He's still plenty talented enough to win tournaments like the '08 Honda Classic, but major titles have long been the measure for Els, and the fact is, he has claimed just one (2002 British Open) in the past 11 1/2 years. Is there another major left in the Big Easy? Some of the best storylines are the ones that never get written.

Rory Sabbatini: His sassy demeanor gets all the attention, but Sabbatini is an excellent player whose best golf usually happens early in the season. Sabbs got off to another fast start in 2008, finishing solo second in Honolulu and a T-3 at Torrey Pines. Coming off a huge '07, when he rose to eighth in the World Ranking and claimed fourth place in the final FedEx Cup standings, there was reason to believe the brash South African was ready to succeed at the highest level.

It didn't happen. Sabbatini played very poorly from late January until the end of the regular season: no top 20s in 16 starts, not a single round below par at the majors. He padded his bank account with a couple of decent performances in the Fall Finish but still earned $3 million less than in '07. Sabbatini's GIR percentage actually rose from 61.6 to 66.1. After ranking ninth in putts per round, however, he tumbled to 145th. A tumble that severe will hurt anybody's cash flow.

Luke Donald: Wrist surgery ended his season in August, although the torn tendon forced Donald to pull out of the U.S. Open after three rounds and miss the British Open altogether. He was having another modestly successful year, making lots of money without winning, his best chance coming when he finished a stroke behind Els at the Honda. Donald has two victories in 157 starts on the tour, one of them at the 2002 Southern Farm Bureau Classic.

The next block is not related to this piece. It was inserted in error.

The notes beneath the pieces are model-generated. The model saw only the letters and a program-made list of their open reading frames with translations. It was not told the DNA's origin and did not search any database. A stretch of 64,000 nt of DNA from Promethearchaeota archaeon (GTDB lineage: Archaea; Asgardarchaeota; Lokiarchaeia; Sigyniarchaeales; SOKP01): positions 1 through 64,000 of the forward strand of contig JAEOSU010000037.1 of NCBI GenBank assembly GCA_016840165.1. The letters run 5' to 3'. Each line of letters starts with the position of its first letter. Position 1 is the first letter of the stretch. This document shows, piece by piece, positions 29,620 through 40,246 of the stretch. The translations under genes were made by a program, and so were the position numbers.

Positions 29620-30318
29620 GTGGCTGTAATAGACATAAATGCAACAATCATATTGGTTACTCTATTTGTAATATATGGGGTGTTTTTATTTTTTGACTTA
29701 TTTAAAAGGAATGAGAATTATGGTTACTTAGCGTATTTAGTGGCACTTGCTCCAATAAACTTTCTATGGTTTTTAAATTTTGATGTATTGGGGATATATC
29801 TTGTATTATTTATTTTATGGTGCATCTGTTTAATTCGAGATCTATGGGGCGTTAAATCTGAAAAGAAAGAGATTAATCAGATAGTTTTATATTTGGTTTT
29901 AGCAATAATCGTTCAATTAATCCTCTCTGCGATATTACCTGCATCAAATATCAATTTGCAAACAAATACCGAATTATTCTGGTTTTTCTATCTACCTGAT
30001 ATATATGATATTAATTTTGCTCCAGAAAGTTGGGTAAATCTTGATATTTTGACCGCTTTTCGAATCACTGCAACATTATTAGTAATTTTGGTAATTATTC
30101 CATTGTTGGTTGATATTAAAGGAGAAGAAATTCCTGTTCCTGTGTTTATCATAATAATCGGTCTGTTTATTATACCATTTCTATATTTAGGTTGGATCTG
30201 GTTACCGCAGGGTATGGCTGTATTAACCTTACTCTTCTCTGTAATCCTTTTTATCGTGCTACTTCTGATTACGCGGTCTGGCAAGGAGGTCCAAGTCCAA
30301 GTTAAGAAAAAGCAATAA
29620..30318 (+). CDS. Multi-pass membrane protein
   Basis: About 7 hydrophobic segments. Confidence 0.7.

To say the Englishman has underachieved after a stellar college career would be inaccurate. Donald actually maximizes his ability in a league where he gives up 30 yards off the tee and has fallen from 74th to 145th to 194th in greens hit in regulation. The best short hitters tend to pile up lots of high finishes but few trophies -- a major title and 10 victories would make Donald's pro career a rousing success. In 2009, he would do well to pick up a third win.

Retief Goosen: Fatherhood hasn't been good, at least inside the ropes, for the two-time U.S. Open champ. Goosen has plummeted to 44th in the World Ranking since the birth of his second child in late 2004, five months after that marvelous putting display vaulted him past Phil Mickelson at Shinnecock. He turns 40 in a couple of months, and though he played well in several big tournaments in 2008, you get the feeling the Goose would rather hang out with his kids than subject himself to the competitive grind. More power to the man.